The Secret Society of Salzburg by Renee Ryan
Genre: Historical Fiction
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Title: The Secret Society of Salzburg
Author: Renee Ryan
Genre: Historical Ficton
August 1943, Austria, Salzburg Festival
The black Mercedes-Benz approached the Felsenreitschule theater at a steady pace, giving the woman inside time to settle her nerves before stepping into the heavy August heat. It had been an exhausting two weeks for Elsa Mayer-Braun. The endless rehearsals, the physical demands on her body, the excessive stress to her vocal cords. Yet none of that compared to the torment unfurling in her own home, made worse by the escalating arguments.
She would not think about Wilhelm now. Nor would she dwell on the terrible things she suspected of the man she'd loved enough to marry. The pain was too great, the grief too real. And so Elsa sat very still on the worn leather seat, inhaling the soft floral scent of her perfume as it mixed with the acrid smell of cigarette smoke left behind by the previous occupant. She would not think of him, either, or the way he'd insisted she accept the loan of his state-sponsored car. The generous offer, she was told with a hard clasp to her arm, was one she would not refuse.
A chill crept along her spine at the memory of her husband's cold, emotionless glare as she spoke this words in front of his powerful friend. The glacial steel of Wilhelm's eyes had been that of a stranger. The silent demand more threat than warning.
If only Hattie were with her, sharing this moment, speaking of opera and art and very little else, certainly nothing of the secret they shared. Perhaps then Elsa would feel less afraid, and this terrible sense of foreboding would vanish.
But Hattie wasn't here. She'd been detained in London. Elsa was on her own.
She stared straight ahead, speaking not a word, thinking not a thought beyond what she must do tonight on the stage. This would be her final opportunity to slip behind the mask of Donna Anna in Mozart's Don Giovanni. Elsa’s prior performances had captured high praise from the critics. Unprecedented, they wrote. Matchless. Without rival. Oh, yes. She had much to be grateful for professionally, if not personally, where the dual life she’d chosen required her to wear a different sort of mask, with much higher stakes.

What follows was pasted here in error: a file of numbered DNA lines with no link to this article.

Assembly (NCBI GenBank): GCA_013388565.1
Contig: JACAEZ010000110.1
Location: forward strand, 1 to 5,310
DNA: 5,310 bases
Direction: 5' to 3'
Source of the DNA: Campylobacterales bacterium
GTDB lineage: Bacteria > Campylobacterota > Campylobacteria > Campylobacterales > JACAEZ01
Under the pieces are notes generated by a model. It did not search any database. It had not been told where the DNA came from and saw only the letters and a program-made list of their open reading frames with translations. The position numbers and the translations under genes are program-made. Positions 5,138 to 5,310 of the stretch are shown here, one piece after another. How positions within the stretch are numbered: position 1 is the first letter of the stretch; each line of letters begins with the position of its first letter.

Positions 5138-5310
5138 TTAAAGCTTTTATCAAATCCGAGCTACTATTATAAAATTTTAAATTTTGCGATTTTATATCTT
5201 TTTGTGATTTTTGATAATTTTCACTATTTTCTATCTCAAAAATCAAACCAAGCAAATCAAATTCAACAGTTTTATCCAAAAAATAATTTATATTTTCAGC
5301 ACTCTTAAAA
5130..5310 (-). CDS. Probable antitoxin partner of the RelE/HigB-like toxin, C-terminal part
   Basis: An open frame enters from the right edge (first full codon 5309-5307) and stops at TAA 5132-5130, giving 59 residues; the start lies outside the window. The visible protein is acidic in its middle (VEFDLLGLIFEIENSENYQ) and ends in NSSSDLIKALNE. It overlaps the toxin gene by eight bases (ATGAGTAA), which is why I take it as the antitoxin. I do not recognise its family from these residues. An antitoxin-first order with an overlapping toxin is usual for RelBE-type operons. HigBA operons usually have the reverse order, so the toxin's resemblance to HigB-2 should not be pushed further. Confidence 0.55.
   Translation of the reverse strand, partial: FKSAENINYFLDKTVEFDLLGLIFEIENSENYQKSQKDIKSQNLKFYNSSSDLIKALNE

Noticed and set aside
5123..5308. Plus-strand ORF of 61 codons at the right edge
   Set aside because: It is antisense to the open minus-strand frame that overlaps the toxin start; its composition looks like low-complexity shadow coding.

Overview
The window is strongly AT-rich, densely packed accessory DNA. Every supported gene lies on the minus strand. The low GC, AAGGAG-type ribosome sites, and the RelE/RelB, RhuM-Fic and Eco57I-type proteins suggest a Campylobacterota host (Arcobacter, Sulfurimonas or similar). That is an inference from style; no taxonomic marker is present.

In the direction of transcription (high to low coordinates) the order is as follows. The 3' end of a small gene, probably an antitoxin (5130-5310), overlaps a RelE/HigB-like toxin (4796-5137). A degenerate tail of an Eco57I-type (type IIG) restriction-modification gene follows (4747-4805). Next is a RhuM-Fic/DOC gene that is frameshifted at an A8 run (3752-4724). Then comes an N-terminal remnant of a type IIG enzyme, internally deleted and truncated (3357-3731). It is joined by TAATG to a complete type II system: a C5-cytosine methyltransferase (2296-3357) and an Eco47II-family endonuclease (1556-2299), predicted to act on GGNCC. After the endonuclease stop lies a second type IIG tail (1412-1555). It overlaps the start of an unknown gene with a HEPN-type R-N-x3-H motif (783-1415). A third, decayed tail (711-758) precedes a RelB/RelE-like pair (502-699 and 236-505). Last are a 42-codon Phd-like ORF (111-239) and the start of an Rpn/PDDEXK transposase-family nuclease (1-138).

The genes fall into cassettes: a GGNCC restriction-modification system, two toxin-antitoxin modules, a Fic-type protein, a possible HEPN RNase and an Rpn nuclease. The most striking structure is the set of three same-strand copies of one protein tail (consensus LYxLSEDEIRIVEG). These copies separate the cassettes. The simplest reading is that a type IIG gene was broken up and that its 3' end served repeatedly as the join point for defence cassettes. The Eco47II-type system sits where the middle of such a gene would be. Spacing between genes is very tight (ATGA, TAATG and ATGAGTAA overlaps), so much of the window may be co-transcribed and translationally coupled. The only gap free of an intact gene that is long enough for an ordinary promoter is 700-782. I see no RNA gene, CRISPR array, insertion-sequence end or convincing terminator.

The Mercedes rolled to a stop.
Elsa flexed her fingers, lacing them together to make sure her gloves fitted snugly, the way she liked them best. They were new, a gift from her husband. Wilhelm had smiled when he’d presented them as a peace offering last week after telling her he would not be conducting Don Giovanni as planned. Pristine and snowy white, the gloves were the color of a shroud. She checked the fit again.
Biting back a sigh, she chanced a glance out the side window. A crowd had gathered along the curb, a river of faces swollen in anticipation. It seemed all of Salzburg had come to witness her final performance. Their voices tangled unnaturally, blending, until all Elsa could hear from inside her cocoon was a high-pitched buzz, much like the sound of bees in their hive. “El-sa,” they chanted. “El-sa, El-sa, El-sa.”
Something in their adoration was different tonight. Or perhaps it was Elsa who was different, making her feel like a guest in her own life. The throng pressed in closer, shoving at one another, throwing elbows, placing palms on the hood of the car, the roof, even the window that separated Elsa from their frenzy.
The driver—she didn’t know his name—swiveled around in his seat. He wore a military uniform: SS, the hated enemy. The look in his eyes was not easy to read beneath the shadow cast by the bill of his hat. “Should I circle the block?”
It was too late. Elsa had been positively identified. Precious little could be done now but to accept her fate. “Retreat will only stir them up more.”
“Then, I will drop you closer to the stage door.”
She shook her head. “No, I’ll exit here. I—”
The Mercedes began to rock. Fear skittered up Elsa’s throat. She swallowed it back and forced herself to breathe. Perhaps she should issue the order for him to take a spin around the block after all. Impossible now. The choice was no longer hers to make.
Her fans continued closing in around the car, chanting her name, the earlier buzz of their voices sounding more like a roar. They wanted only one thing. A glimpse of the woman who carried the label of Hitler’s favorite opera singer.
Elsa knew what was expected of her. She would give the masses what they wanted. She would smile and sign autographs and speak to a select few. No one would ever suspect how she used her elevated status within the Third Reich. Or that her notoriety had become both shield and sword against Nazi Germany’s crimes against humanity.
She’d stalled long enough.
Scooting forward, she breathed slowly in, out. Then, with a flick of her wrist and a bold push, she exited the automobile in a rush. She’d moved quickly, and for a split second, the crowd froze. Elsa hardly noticed their shocked silence. Or the way the driver left his place behind the wheel to stand beside her in silent solidarity. Her attention was riveted on the long, narrow street. On the buildings themselves and the sea of Nazi flags waving their allegiance to a monster and his deadly regime.